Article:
They reached the library. He guided her inside, quickly ascertaining he had been right and no one else was present. He shut the door to keep it that way. She needed a few moments to collect herself.
Once again he was surprised by a desire to maintain his hold on her, but she tugged slightly on her arm and he released her. She faced him, her tiny stature accentuated by her three-inch heels, not diminished as he was sure she had hoped.
She really did look lovely in her formal gown of deep purple. The bodice outlined small, but perfectly proportioned curves while the shimmery fabric of the full skirt floated around her ankles in a very feminine way. She was not ravishingly sexy like the women he dated, but pretty in a very innocent and startlingly tantalizing way.
“I don’t think he’s trying to buy me a husband, you know.” She tucked a reddish brown curl behind her ear. “He’s tried to buy me pretty much everything else since his stroke, but I think even Grandfather would draw the line at a buying a husband.”
He wouldn’t put anything past the wily old man, but forbore saying so. “It is natural for him to want to buy you things.”
She grimaced. “Yes, I suppose so, but in the past he’s always been impersonal with it.”
A husband would be a pretty personal purchase, Luciano had to admit. “What do you mean, signorina?”
“Oh please, you must call me Hope. We’ve known each other for five years after all.”
Had it been that long? “Hope then.” He smiled and watched in some fascination as her skin took on a distinctly rosy hue.
She averted her face, so she was looking at the overfull bookcase on her left. “Grandfather has raised me since I was five.”
“I did not know this.”
She nodded. “But I don’t think he noticed I even lived in his house except to instruct the servants to buy me what I needed, clothes when I grew out of them, books when I wanted them, an education, that sort of thing.”
It was as he had always surmised. Hope had been relegated to the background of Reynolds’ life and she had known it.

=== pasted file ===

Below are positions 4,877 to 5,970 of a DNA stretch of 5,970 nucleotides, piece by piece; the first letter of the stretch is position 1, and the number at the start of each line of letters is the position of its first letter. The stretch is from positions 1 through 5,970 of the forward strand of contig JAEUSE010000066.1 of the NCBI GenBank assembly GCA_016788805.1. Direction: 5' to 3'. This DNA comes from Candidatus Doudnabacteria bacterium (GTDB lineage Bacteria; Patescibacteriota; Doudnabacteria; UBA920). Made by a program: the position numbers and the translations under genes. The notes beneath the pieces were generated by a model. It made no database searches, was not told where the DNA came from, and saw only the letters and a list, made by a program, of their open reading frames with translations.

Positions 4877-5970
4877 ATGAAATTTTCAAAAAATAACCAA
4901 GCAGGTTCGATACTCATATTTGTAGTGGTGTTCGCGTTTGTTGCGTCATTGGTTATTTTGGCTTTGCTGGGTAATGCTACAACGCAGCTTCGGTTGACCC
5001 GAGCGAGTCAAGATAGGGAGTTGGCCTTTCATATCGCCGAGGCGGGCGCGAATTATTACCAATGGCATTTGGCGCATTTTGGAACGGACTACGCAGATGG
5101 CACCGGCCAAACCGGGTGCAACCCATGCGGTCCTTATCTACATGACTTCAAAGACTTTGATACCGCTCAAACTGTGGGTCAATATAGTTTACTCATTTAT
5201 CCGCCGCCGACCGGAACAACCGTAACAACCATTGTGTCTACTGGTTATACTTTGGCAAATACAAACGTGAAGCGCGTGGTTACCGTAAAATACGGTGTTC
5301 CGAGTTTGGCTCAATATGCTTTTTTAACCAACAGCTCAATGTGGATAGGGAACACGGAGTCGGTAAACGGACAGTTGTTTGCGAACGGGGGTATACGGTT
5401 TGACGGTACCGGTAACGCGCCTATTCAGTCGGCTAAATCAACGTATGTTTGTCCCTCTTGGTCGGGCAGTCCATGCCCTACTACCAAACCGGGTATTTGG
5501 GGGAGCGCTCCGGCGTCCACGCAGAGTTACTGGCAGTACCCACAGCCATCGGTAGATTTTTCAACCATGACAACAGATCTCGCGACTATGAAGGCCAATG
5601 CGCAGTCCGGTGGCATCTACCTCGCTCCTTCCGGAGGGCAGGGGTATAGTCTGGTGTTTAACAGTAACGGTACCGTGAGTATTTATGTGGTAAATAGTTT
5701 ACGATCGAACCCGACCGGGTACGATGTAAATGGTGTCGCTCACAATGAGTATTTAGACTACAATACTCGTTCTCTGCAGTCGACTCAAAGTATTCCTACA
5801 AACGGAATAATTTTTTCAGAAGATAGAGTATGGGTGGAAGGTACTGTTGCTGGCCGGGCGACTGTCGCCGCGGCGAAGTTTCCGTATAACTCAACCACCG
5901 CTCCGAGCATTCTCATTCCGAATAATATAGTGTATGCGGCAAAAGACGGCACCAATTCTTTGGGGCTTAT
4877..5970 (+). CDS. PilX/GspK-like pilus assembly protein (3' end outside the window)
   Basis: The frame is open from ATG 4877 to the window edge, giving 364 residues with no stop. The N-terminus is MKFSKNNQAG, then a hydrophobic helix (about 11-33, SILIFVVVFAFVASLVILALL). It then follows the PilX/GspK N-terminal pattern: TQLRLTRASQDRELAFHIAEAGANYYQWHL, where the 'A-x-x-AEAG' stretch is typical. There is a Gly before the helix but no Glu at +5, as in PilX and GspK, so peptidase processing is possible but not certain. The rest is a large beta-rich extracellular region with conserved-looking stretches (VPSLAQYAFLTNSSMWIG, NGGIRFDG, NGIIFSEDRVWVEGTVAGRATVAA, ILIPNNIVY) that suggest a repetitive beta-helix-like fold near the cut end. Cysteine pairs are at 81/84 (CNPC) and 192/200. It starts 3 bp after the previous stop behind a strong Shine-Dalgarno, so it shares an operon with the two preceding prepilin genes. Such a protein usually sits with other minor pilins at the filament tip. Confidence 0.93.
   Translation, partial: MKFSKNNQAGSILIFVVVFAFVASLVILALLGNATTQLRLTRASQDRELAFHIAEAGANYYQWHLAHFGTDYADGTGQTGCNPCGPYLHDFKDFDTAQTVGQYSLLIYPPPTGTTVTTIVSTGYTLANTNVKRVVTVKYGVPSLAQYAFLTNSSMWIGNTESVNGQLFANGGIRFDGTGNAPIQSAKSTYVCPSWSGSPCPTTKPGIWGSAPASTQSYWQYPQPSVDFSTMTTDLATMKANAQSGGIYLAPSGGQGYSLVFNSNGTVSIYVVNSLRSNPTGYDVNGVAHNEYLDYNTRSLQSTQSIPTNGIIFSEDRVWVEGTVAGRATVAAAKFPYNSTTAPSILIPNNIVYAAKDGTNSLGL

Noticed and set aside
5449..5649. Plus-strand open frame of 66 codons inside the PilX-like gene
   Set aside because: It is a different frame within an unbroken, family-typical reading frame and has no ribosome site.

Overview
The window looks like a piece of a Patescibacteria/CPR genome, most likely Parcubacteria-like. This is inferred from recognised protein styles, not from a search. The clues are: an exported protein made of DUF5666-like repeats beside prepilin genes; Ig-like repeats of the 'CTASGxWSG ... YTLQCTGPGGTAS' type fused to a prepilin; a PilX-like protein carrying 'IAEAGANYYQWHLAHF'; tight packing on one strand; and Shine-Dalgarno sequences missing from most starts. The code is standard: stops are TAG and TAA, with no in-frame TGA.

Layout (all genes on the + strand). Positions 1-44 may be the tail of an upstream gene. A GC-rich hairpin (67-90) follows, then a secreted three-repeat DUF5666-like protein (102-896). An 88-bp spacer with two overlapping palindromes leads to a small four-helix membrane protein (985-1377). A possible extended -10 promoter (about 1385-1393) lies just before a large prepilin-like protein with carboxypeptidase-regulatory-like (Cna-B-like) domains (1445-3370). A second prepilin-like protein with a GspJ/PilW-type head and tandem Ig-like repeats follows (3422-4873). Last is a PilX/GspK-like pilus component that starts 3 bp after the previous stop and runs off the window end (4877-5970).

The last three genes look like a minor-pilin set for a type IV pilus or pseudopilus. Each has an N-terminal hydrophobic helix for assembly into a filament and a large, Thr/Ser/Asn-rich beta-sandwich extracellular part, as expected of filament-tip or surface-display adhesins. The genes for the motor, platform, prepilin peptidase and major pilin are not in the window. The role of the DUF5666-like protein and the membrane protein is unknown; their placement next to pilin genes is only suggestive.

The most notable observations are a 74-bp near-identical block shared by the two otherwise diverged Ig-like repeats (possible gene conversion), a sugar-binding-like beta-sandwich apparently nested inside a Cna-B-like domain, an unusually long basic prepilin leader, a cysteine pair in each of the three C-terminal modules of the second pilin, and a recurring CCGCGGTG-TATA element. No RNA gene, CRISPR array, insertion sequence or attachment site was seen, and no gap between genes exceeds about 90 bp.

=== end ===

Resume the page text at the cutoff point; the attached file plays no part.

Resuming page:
“But just lately, he’s been buying things for me himself. My birthday was a month ago and he bought me a car.” She sounded shocked by the fact. “I mean he went to the car dealership and picked it out himself. The housekeeper told me.”
“This bothers you?” Most women of his acquaintance would find a car a very appropriate birthday gift.
Her pansy eyes focused back on him. “No. Not really. Well, except that I don’t drive, but that’s not the point. It’s just that I think he’s trying to make up for something.”
“Perhaps he regrets spending so little time with you through your formative years.”
Her soft, feminine laughter affected his libido in a most unexpected way. “He had the housekeeper take me out to dinner for my birthday after having the Porsche delivered by the dealership.”
“He bought you a Porsche?” That was hardly a suitable gift for a young woman who did not even know how to drive. Porca miseria! She could kill herself her first time behind the wheel with such a powerful car. He would have to speak to Reynolds about making sure she had received proper driving instruction before she was allowed onto the roads alone.
“Yes. He also bought me a mink coat. Not a fake one, but the real thing.” She sighed and sat down in one of the burgundy leather reading chairs. “I’m, um… a vegetarian.” She peeked up at him through her lashes. “The thought of killing animals makes me nauseous.”
He shook his head and leaned back against the desk. “Your grandfather does not know you very well, does he, piccola?”
“I suppose not. I’m really excited about the six-week European tour he gave me for Christmas, though. Even if I won’t be leaving for six months. He booked it for early summer.” Her eyes shone with undisguised delight at the prospect. “I’ll be traveling with a group of college students and a tour guide.”
“How many other young women will there be?”
She shrugged. “I don’t know. There will be ten of us in all, not including the guide of course.” She crossed one leg over the other and started to swing the ankle back and forth, making her dress swish with each movement. “I don’t know what the ratio of men to women will be.”
“You are traveling with men?”
“Oh, yes. It’s all co-ed. Something I would have loved to do in college, but better late than never, don’t they say?”
He didn’t know about that, but the idea of this naïve creature spending six weeks with a group of libidinous, college age men did not please him. Why he should care, he did not stop to analyze. It was his nature to act on not only his behalf, but that of others as well.
“I do not think it is wise for you to go on such a trip. Surely a wholly female group would be more enjoyable for you.”
Her leg stopped its swinging and she stared at him, clearly dumbfounded. “You’re kidding, right? Half the reason for going on the trip is to spend some time with men close to my own age.”
“Are you saying you object to Joshua buying you a husband, but not when it comes to him buying you a lover?” He didn’t know what had made him say it. Only that he had been angry, an inexplicable reaction to the news she was interested in male companionship.